which the great enemy of the truth is permitted to spread

before the awakening nominal and real church more sophis­

The more we realize that we are in the harvest-the

winnowing and testing time-the more we should each seek

to follow the Apostle's advice, "Make straight paths for your

feet lest that which is lame be turned out of the way." Each

of us has learned some of his weak or vulnerable points of

character, and each should seek, not only to strengthen these

tical delusions in the name of "new light" than ever before. weak points but also specially to fortify himself against

Xot onlv is it true that a man or woman has five times the temptations and besetments of the adversary upon those

opportunity for usefulness in God's service, ever before en­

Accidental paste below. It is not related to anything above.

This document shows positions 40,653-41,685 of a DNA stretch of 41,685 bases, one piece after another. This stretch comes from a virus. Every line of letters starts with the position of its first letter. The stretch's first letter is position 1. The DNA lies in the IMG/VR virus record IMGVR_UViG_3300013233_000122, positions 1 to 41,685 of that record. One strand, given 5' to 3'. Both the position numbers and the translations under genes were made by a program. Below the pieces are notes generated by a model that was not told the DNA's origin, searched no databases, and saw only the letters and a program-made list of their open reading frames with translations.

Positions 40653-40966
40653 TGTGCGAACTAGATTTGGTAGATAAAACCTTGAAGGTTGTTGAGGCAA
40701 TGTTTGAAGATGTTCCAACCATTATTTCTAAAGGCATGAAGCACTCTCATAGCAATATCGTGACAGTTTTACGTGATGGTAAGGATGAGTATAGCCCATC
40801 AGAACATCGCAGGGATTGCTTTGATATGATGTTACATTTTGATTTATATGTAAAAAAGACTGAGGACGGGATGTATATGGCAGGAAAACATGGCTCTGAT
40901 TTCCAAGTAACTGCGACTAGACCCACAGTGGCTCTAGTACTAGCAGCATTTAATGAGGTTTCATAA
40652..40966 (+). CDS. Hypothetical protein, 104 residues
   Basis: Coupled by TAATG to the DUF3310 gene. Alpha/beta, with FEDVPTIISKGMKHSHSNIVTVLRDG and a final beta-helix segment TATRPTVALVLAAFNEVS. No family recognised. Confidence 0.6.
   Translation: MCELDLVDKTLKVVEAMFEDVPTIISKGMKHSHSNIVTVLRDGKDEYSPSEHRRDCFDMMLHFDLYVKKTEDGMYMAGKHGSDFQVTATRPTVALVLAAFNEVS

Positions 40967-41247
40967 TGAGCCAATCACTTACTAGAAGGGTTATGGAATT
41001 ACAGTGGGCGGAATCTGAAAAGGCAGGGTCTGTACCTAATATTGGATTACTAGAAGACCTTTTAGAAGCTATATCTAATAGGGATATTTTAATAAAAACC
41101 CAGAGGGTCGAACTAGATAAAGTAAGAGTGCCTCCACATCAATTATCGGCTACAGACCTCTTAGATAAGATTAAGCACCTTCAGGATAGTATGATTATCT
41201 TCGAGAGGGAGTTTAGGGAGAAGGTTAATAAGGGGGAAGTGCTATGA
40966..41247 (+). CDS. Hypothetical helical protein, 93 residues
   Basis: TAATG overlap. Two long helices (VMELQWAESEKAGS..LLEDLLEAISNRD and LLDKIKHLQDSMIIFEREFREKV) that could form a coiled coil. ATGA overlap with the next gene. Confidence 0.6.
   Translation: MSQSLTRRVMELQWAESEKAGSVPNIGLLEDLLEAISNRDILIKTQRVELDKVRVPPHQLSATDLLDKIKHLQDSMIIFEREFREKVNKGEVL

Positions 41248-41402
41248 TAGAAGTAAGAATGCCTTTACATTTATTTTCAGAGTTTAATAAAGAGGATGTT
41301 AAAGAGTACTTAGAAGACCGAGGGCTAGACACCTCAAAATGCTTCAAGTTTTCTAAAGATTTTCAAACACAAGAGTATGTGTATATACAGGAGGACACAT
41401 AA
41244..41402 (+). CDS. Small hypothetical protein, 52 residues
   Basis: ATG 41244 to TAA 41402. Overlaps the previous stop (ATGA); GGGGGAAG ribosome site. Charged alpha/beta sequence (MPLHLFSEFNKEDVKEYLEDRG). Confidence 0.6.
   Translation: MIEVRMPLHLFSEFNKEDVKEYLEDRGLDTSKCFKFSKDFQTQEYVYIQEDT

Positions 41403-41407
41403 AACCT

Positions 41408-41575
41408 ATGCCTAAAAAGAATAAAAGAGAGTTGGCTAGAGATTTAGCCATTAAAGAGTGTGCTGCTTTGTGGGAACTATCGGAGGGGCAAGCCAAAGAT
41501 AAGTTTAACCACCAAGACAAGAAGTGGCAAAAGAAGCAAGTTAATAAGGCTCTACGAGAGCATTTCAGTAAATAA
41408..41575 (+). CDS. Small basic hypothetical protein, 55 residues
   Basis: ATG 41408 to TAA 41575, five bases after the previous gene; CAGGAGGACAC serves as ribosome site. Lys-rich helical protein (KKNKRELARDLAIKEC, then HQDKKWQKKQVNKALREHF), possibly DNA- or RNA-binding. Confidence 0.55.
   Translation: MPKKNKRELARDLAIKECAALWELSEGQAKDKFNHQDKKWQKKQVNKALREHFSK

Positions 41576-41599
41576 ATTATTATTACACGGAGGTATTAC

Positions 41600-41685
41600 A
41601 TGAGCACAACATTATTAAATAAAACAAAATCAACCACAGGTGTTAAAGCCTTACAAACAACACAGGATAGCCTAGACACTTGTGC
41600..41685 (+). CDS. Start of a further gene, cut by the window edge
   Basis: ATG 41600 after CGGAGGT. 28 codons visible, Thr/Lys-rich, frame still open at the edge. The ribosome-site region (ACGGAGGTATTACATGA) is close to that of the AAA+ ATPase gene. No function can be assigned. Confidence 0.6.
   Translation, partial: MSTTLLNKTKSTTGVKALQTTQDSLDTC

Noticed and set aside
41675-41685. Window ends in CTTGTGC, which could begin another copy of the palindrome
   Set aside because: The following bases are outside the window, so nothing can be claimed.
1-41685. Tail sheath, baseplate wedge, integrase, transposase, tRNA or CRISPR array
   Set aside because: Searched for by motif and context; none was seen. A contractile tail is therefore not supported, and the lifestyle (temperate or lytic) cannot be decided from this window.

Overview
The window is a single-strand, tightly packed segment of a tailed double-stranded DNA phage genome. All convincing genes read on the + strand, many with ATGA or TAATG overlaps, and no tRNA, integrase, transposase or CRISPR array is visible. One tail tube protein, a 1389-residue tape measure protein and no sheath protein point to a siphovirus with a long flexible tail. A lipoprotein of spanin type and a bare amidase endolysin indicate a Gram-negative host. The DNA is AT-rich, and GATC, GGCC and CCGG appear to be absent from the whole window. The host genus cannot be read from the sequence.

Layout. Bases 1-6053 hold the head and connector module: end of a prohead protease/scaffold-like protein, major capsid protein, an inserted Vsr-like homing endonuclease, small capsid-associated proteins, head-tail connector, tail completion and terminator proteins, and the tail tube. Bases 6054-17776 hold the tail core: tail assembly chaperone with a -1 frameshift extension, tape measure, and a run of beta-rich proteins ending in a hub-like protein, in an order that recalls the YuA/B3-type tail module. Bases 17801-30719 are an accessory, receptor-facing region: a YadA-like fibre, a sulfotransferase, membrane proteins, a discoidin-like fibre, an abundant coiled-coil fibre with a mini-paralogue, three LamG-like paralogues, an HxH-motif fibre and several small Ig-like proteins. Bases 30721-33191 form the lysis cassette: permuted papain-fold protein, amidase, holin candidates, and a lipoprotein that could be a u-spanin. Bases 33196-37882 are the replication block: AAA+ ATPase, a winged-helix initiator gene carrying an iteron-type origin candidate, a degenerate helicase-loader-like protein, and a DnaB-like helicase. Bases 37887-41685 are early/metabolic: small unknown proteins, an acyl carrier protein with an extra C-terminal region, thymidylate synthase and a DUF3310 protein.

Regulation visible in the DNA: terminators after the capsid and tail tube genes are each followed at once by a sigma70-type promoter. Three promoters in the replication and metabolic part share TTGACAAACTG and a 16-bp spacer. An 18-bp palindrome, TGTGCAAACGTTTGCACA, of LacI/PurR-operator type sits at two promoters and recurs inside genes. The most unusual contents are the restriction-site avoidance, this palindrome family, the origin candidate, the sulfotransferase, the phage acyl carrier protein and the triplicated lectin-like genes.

Joyed, but it is also true that business. worldly pleasure and

weakest points, lest he thereby be turned out of the straight

and narrow way.

ambition are five times as active and powerful to keep us This means a circumspection of your affairs in general.

back from this possible usefulness. It behooves us, therefore, Home affairs, business affairs, all, should be ordered and sys­

not only to get awake to our present privileges, blessings and tematized with a view to protect your own weak points to the

opportunities, but to keep awake to them. He who does not

realize that this will require a constant battle with selfishness.

within and without-with the world, the flesh and the

devil-is very liable to fall into the snare in learning of it.

Nevertheless it is possible, even now, for the intelligent

Christian to have absolute contentment, to escape the errors

of our day and to keep himself aetively in the love and

service of God. This blessing, with the peace that passeth

all understanding, is, however, only for the few: for those

whose faith is resting in the perfect work of Christ-in the

ransom which he gave-and who are fully consecrated, heart